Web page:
Japanese Holidays

One of the most effective ways to learn more about a culture is to study its celebrations. By studying a country’s national holidays and country-wide celebrations, you learn more about what the culture values. Below is just a sample of the important celebrations that take place in Japan each year.

Holidays Unique to Japan:

Seijin no Hi (Coming of Age Day)

While you can vote, gamble and smoke at age 18 and drink at 21, the age of adulthood at which a person can do all of these things in Japan is 20.

On the second Monday in January, everyone across the nation who turned or will turn 20 in the current school year (which begins in April and ends the next March in Japan) is invited to commemorate their adulthood by attending celebrations at local city offices and dressing up formally, women in furisode (a formal kimono for unmarried women with long sleeves) and men in dark kimono with hakama (waist-high oversized trousers).

Afterward, these new adults often go out drinking with one another publicly for the first time. (Even those still-19-year-olds who turn 20 after Seijin no Hi but before the end of the school year in March are considered legally adults at this time.)

Hina Matsuri (Doll’s Festival, a.k.a. “Girls’ Day”)


Every March 3rd, families with young daughters arrange a display of ornamental dolls (hina-ningyou) among peach blossoms to wish their daughters good fortune. The holiday has it origins in the ancient belief that dolls have the power to house evil spirits and keep them from haunting their daughters.

All that’s required for the festival are two dolls, an odairi-sama (emperor) and an ohina-sama (empress), but these doll sets can be lavish and displayed on seven-tiered red platforms. The most extensive sets have as many as fifteen dolls (all attendants of and advisors to the imperial couple) and vast amounts of doll furniture and accessories.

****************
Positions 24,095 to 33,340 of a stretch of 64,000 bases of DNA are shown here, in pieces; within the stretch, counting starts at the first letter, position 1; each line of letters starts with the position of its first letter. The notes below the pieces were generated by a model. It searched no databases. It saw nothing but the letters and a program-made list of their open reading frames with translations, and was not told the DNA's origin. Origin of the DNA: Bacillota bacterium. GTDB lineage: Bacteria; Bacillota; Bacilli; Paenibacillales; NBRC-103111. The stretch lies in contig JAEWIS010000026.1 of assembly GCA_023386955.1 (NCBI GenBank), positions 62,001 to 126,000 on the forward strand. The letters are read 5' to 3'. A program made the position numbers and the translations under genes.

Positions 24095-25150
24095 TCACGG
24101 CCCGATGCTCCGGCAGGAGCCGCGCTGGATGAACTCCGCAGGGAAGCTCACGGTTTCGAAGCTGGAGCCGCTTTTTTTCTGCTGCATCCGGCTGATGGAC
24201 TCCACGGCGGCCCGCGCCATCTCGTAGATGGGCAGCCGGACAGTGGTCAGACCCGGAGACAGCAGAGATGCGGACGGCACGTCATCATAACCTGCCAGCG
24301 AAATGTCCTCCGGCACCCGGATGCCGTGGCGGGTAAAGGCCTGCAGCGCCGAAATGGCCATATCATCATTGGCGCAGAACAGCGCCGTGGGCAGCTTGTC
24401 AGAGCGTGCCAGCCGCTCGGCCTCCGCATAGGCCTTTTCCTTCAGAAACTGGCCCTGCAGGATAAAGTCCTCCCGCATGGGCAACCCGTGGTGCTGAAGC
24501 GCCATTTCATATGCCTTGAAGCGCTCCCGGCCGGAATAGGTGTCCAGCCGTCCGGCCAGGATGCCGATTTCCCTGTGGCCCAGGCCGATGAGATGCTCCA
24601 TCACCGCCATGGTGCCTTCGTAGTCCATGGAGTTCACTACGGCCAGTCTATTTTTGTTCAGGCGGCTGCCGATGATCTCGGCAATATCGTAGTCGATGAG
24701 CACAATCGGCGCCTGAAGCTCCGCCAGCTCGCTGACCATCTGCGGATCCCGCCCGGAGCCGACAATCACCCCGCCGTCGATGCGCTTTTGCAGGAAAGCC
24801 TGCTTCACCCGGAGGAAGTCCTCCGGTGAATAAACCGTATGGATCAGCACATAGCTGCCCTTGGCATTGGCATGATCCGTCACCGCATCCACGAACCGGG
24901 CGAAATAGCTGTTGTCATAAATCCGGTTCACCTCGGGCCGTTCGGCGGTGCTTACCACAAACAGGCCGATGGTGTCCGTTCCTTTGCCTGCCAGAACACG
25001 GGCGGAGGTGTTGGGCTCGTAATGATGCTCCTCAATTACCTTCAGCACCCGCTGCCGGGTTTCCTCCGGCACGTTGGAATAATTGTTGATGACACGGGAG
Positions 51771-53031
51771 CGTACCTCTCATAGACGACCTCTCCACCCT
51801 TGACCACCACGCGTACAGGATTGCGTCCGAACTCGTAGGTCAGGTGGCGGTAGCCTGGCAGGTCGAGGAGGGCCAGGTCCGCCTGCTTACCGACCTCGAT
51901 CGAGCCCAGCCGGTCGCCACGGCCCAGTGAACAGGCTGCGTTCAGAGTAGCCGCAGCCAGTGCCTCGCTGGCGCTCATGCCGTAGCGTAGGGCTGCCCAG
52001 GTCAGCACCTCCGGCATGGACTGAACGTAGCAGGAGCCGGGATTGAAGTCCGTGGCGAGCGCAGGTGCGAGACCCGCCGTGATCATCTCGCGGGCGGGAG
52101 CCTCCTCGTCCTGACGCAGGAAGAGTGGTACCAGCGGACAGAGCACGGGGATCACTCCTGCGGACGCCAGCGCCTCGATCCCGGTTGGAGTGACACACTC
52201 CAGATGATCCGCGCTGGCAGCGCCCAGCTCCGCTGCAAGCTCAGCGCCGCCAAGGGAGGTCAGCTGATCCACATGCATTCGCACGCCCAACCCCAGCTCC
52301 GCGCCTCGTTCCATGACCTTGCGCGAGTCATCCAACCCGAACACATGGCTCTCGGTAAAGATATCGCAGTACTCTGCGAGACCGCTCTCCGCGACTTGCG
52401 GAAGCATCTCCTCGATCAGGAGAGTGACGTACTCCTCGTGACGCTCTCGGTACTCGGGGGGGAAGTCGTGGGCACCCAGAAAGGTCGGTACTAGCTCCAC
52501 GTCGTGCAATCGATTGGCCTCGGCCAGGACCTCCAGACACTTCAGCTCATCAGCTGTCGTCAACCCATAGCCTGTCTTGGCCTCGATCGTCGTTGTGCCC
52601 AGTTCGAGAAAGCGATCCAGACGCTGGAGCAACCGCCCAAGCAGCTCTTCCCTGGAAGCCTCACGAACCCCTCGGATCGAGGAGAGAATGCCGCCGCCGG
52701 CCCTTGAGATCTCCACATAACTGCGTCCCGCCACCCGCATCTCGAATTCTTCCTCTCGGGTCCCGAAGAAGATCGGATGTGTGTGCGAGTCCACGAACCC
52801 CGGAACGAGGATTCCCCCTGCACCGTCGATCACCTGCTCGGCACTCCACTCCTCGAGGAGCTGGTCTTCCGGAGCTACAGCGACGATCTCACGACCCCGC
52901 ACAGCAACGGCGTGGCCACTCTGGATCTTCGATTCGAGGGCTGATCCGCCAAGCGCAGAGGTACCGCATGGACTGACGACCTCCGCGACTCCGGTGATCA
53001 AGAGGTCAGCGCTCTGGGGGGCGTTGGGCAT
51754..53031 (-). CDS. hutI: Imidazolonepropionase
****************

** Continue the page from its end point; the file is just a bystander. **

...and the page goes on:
Families drink amazake (non-alcoholic fermented rice sake) and eat arare (crackers with soy sauce) and chirashi-zushi (raw fish served on a large bowl of vinegared rice) to celebrate the day.

Kodomo no Hi (Children’s Day, a.k.a. “Boys’ Day”)

One of the seven national holidays that occur on Golden Week (the first week of May), an entire week most Japanese people have off from school and work, Children’s Day occurs May 5th and was originally a festival intended solely to celebrate young sons.

Now, all children are celebrated, as well as the mothers who raise them. Families fly one koinobori (carp-shaped flag) per son or child and display a special Kintarou (a legendary boy folk hero) doll with a kabuto (military samurai helmet) in honor of a strong, healthy son or child.

Families eat kashiwa (oak)-leaf-wrapped mochi (glutinous rice cakes) and chimaki (sweet rice paste with a bamboo or iris leaf wrapping) during the festivities.

Holidays Celebrated Uniquely in Japan:

Shougatsu (New Year)

You may think of the Times Square ball, “Auld Lang Syne,” champagne glasses, and cheap party favors as you count down until midnight at the start of a new year, but in Japan, the New Year is the most important holiday and a time for the Japanese to leave last year’s troubles behind and pray for the new year’s good fortune.

The Japanese celebrate the New Year over a period of days, preparing a special meal called the osechi-ryouri, which includes foods such as ozouni soup (miso, seaweed, mochi rice cakes, fish cakes, burdock root, mashed sweet potatoes, and black soybeans) thought to cleanse a person and help them forget last year’s troubles.